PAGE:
First Steps toward Economic Independence: New States of the Postcommunist World

By Michael L. Wyzan | Go to book overview

insularity: the European Community is a good example of a meshing of the two.


NOTES

The views presented here are those of the authors and do not imply any policy or judgment on the part of the World Bank. The statistical information contained in this report is drawn from the authors' research on and visits to Georgia. If not otherwise cited, it can be found in Conway ( 1993) and World Bank ( 1993). Figures from mid- 1993 are drawn from periodic reports of the Committee on Social and Economic Information of the Republic of Georgia.

1.
Alexander Rondeli of Tbilisi State University put it well: "Georgia is condemned to be an open economy" (from private discussions, March 11, 1993, Tbilisi).
2.
According to preliminary estimates of the World Bank, Georgia's per capita GDP in 1991 exceeded only that of the Kyrgyz Republic, Uzbekistan, and Tadzhikistan among the FSU republics.
3.
According to some estimates, Georgia's terms of trade would deteriorate by more than 20 percent if its imports and exports were valued at international prices.
4.
The import price of crude oil had increased from R82 per ton in 1990 to R4,000 by mid-1992. That for natural gas had increased from R42 per thousand cubic meters to R1,710 in the same period. Retail prices had increased by 14 times over the same period.
5.
In contrast, in the period January-June 1992, domestic credit to the government rose marginally, from R13.9 billion to R16.2 billion. Credit to the nonfinancial public enterprises increased by 97 percent.
6.
For example, imports of natural gas were reduced from 5.5 billion cubic meters in 1990 to 4.6 billion in 1991 due to a blockade of gas to Georgia. Imports of fuel oil from Russia also fell from 2,743 million tons in 1990, to 1,652 million tons in 1991, and to only 300,000 tons in 1992.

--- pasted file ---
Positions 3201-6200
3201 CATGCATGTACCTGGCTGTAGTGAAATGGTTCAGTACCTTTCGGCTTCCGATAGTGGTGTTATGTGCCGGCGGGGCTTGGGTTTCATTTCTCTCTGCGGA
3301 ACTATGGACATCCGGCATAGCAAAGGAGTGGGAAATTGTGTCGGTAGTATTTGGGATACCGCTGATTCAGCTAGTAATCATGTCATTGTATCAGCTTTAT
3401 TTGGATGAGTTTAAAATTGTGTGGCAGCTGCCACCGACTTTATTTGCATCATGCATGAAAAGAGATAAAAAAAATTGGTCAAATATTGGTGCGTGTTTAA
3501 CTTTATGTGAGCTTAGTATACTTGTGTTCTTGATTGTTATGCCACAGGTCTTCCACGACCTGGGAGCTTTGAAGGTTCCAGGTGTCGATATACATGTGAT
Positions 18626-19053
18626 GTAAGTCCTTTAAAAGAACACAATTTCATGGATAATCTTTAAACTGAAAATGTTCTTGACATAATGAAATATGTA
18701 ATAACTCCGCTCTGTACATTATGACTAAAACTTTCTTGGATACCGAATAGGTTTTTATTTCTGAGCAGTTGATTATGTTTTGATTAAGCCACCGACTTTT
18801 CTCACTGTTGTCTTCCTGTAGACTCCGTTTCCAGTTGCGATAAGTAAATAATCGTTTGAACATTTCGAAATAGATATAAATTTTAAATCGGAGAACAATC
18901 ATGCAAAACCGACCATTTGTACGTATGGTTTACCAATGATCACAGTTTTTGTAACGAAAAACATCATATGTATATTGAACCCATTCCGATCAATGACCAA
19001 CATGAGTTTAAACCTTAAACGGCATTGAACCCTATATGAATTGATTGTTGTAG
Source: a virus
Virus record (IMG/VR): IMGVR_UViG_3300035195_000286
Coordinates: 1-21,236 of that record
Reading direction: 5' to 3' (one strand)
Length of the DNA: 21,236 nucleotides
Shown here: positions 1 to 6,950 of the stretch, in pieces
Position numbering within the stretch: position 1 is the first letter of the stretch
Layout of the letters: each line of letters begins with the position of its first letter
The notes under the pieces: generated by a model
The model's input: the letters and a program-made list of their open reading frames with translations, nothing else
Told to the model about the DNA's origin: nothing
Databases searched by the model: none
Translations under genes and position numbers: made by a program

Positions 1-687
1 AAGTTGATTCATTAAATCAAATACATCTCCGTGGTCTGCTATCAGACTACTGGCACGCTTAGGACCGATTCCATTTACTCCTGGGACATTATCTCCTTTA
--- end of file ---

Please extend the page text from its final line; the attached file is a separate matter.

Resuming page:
7.
Given the shortage of consumer goods, however, the proper comparison may be with the return on holding currency -- which is even more negative in real terms. However, savings accounts are much less liquid than currency.
8.
NBG issued its first directive to limit cash withdrawals on September 1, 1991. Another issued June 1, 1992, allowed cooperatives and nongovernmental enterprises to withdraw in currency only that component of their accounts deposited in currency after April 1. There were no NBG limits on withdrawals in currency by state enterprises; the ministries police those withdrawals themselves. Citizens with accounts at the savings bank could withdraw from their accounts only the portion due to current wage and pension payments deposited directly at the bank by the employer.
9.
This disintermediation may in fact cause ruble flight if other countries (e.g., Russia) have more attractive financial instruments for savers.

-134-

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First Steps toward Economic Independence: New States of the Postcommunist World
Table of contents

Table of contents

  • Title Page iii
  • Contents vii
  • Contents ix
  • Preface xi
  • 1- Introduction 1
  • References 21
  • I- FORMER SOVIET REPUBLICS 23
  • 2- Estonia 25
  • CONCLUSIONS 43
  • Notes 45
  • Notes 48
  • 3- Ukraine 50
  • Conclusion 75
  • References 77
  • 4- Kazakhstan 80
  • 4- Kazakhstan 80
  • Notes 107
  • Notes 107
  • 5- Georgia 112
  • Notes 134
  • II- FORMER YUGOSLAV REPUBLICS 137
  • CONCLUSIONS 161
  • Notes 162
  • Notes 163
  • 7- Croatia 166
  • Conclusion 185
  • Notes 186
  • Notes 191
  • 8- Macedonia 193
  • Notes 219
  • Notes 221
  • III- OTHER CASES 227
  • 9- Slovakia 229
  • Notes 255
  • Index 259
  • About the Editor and Contributors 267
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